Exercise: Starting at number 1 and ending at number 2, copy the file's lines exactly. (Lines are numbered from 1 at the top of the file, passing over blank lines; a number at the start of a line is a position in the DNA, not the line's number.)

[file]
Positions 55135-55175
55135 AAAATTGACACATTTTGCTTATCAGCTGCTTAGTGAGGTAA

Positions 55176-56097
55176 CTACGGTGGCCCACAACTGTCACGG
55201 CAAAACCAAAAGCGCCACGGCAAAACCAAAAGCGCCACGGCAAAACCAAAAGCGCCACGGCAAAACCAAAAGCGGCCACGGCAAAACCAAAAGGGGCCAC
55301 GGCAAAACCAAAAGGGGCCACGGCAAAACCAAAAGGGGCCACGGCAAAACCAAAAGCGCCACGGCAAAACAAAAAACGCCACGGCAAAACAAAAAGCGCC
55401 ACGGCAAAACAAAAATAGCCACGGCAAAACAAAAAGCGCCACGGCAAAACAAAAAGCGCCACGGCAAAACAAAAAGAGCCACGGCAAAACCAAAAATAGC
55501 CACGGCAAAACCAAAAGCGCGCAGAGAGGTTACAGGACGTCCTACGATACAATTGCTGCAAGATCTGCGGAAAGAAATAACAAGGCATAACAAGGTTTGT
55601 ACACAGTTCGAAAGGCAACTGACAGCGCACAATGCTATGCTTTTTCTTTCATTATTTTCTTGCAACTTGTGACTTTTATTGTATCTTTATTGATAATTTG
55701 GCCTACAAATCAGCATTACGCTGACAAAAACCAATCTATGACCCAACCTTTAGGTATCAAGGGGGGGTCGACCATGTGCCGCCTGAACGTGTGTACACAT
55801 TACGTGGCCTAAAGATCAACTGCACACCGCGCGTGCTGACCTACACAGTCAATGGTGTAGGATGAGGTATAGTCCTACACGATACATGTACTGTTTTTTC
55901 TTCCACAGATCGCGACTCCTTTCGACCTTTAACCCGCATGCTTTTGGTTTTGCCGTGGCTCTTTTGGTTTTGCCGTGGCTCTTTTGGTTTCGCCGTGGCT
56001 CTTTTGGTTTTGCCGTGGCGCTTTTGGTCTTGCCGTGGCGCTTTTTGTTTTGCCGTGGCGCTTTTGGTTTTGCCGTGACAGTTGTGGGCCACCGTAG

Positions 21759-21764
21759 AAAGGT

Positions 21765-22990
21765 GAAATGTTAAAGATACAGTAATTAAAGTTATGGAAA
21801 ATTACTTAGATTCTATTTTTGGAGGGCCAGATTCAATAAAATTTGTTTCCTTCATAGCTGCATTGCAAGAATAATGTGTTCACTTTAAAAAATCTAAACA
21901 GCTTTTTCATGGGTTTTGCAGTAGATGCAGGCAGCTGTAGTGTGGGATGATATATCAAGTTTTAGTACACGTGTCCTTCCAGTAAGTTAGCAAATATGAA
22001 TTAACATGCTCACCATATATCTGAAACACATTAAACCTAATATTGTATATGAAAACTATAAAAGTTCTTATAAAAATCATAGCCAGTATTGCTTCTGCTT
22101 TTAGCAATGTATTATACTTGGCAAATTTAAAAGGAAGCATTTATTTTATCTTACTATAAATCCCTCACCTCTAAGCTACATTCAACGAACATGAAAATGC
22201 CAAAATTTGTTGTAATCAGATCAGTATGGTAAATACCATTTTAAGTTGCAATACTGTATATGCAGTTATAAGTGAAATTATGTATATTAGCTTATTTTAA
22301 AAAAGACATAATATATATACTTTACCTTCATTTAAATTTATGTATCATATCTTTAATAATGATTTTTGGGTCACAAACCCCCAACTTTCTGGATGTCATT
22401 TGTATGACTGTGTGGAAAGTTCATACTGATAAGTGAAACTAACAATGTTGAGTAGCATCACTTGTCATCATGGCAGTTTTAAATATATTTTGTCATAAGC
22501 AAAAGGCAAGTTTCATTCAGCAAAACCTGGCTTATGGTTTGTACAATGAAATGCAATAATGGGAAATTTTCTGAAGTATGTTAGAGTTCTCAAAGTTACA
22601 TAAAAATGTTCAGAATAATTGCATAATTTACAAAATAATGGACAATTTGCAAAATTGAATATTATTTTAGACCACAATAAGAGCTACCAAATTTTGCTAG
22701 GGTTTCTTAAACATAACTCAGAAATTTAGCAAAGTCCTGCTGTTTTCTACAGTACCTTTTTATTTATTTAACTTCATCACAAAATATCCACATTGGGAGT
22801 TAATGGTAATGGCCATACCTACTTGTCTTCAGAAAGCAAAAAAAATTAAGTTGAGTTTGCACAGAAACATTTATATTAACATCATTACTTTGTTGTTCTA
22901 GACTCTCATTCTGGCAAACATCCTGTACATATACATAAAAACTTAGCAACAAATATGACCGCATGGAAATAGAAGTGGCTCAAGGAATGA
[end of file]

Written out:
Positions 55135-55175
55135 AAAATTGACACATTTTGCTTATCAGCTGCTTAGTGAGGTAA